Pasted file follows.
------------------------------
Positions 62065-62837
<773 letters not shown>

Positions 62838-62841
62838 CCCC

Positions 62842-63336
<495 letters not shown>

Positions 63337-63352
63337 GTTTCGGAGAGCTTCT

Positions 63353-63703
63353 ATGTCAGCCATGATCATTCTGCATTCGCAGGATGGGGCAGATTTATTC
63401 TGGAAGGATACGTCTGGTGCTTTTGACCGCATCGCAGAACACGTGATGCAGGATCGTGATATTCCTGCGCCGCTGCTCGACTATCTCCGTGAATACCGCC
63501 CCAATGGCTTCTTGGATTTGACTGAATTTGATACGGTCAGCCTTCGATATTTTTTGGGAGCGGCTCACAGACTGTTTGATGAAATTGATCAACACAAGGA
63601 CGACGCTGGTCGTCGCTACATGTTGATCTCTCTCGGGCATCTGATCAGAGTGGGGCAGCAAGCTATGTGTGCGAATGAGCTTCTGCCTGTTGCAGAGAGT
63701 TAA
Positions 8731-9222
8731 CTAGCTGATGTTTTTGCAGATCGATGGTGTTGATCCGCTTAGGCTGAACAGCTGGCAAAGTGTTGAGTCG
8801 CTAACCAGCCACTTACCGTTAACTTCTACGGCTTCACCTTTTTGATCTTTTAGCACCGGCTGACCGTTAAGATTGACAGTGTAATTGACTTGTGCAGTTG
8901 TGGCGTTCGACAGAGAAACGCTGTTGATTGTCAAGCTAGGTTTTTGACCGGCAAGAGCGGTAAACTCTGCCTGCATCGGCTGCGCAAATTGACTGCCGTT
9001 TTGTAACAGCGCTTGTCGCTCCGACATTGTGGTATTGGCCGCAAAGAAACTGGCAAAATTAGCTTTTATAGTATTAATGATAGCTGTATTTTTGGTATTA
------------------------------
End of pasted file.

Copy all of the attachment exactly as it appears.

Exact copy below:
Positions 62065-62837
<773 letters not shown>

Positions 62838-62841
62838 CCCC

Positions 62842-63336
<495 letters not shown>

Positions 63337-63352
63337 GTTTCGGAGAGCTTCT

Positions 63353-63703
63353 ATGTCAGCCATGATCATTCTGCATTCGCAGGATGGGGCAGATTTATTC
63401 TGGAAGGATACGTCTGGTGCTTTTGACCGCATCGCAGAACACGTGATGCAGGATCGTGATATTCCTGCGCCGCTGCTCGACTATCTCCGTGAATACCGCC
63501 CCAATGGCTTCTTGGATTTGACTGAATTTGATACGGTCAGCCTTCGATATTTTTTGGGAGCGGCTCACAGACTGTTTGATGAAATTGATCAACACAAGGA
63601 CGACGCTGGTCGTCGCTACATGTTGATCTCTCTCGGGCATCTGATCAGAGTGGGGCAGCAAGCTATGTGTGCGAATGAGCTTCTGCCTGTTGCAGAGAGT
63701 TAA
Positions 8731-9222
8731 CTAGCTGATGTTTTTGCAGATCGATGGTGTTGATCCGCTTAGGCTGAACAGCTGGCAAAGTGTTGAGTCG
8801 CTAACCAGCCACTTACCGTTAACTTCTACGGCTTCACCTTTTTGATCTTTTAGCACCGGCTGACCGTTAAGATTGACAGTGTAATTGACTTGTGCAGTTG
8901 TGGCGTTCGACAGAGAAACGCTGTTGATTGTCAAGCTAGGTTTTTGACCGGCAAGAGCGGTAAACTCTGCCTGCATCGGCTGCGCAAATTGACTGCCGTT
9001 TTGTAACAGCGCTTGTCGCTCCGACATTGTGGTATTGGCCGCAAAGAAACTGGCAAAATTAGCTTTTATAGTATTAATGATAGCTGTATTTTTGGTATTA